Elaine’s War Story: I thought my client was going to die
Elaine Ann, the CEO of Kaizor Innovation in Hong Kong tells a story about consciousness – both cultural and physical.
One of my most memorable research experiences was ten years ago in China. My Western client fainted in broad daylight in the middle of our Beijing field trip. We had completed field research work and were touring an exhibition. She just plopped on the floor without any previous sign that she had any health problems.
We called the ambulance and a white van came along. There was nothing on it – no ambulance emergency lights, no oxygen equipment, no CPR equipment, only a stretcher. Not knowing what was wrong with my client’s health, we (me, my colleagues and her co-workers) decided to take her to the hospital anyway.
Upon arriving at the hospital, we had to first pay for the ambulance fees in cash (this is China). Then the client was carried onto a hospital bed. I was caught in between cultures at that point as my client’s Western co-workers were dubious about the medical standards in Chinese hospitals and refused an injection from the doctor; while the Chinese doctor was quite annoyed by the Westerners’ attitude (reading their horrific facial expressions) and challenged them whether or not they really want to be helped after coming to the hospital. Meanwhile, I was trying to translate everything in both English and Mandarin, amidst all the chaos, trying to not offend either party (who couldn’t communicate directly with each other).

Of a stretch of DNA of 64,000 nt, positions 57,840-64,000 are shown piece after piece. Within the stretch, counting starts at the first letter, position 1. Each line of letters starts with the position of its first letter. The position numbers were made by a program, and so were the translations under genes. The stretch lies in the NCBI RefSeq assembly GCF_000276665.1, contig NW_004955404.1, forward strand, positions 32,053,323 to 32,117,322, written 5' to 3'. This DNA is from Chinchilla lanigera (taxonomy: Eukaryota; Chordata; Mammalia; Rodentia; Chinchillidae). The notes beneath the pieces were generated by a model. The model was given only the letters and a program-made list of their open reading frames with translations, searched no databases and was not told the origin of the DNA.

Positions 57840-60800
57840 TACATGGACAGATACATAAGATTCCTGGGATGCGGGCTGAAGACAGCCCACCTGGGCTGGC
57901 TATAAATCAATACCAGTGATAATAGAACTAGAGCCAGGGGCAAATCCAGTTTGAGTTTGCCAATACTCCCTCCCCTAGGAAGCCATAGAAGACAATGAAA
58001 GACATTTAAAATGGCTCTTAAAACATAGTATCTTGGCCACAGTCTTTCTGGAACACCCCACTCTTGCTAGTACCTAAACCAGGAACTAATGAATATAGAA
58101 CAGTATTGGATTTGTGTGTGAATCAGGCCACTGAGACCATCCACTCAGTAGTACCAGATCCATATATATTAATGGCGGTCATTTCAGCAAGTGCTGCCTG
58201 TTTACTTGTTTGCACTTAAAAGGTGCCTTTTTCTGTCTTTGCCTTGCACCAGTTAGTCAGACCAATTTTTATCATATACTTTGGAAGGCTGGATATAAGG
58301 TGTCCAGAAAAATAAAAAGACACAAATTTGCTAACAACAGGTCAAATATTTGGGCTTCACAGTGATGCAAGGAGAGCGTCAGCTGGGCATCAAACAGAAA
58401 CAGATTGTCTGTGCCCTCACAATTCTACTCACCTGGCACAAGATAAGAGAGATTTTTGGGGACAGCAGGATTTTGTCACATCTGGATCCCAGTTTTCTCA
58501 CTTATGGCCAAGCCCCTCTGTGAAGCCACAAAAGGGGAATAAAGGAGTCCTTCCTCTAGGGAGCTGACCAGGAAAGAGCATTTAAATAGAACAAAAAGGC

Finally, the client’s co-worker decided to take a risk with her boss’s health rather than risk it with the Chinese hospital, so we had to shuttle the client back to the hotel instead. (We then discovered that five-star hotels usually have English speaking travel doctors for emergencies – a handy tip for researchers doing field trips in China). In the hotel elevator, my client fainted a second time and we had to drag her off the elevator, along the corridors and into her room like a dead fish.
My client finally became conscious again and luckily we found out this was caused by a low blood sugar syndrome and happened all the time. All she needed was a candy. We had to decline her request to visit the Great Wall the next day. I really wouldn’t know how to carry her down from the Great Wall if she fainted on top of that, as it’s a defense wall designed to make it difficult for invaders to climb even in ancient times!
Seriously, I would have made the national news if my client died on our China research trip! Phew!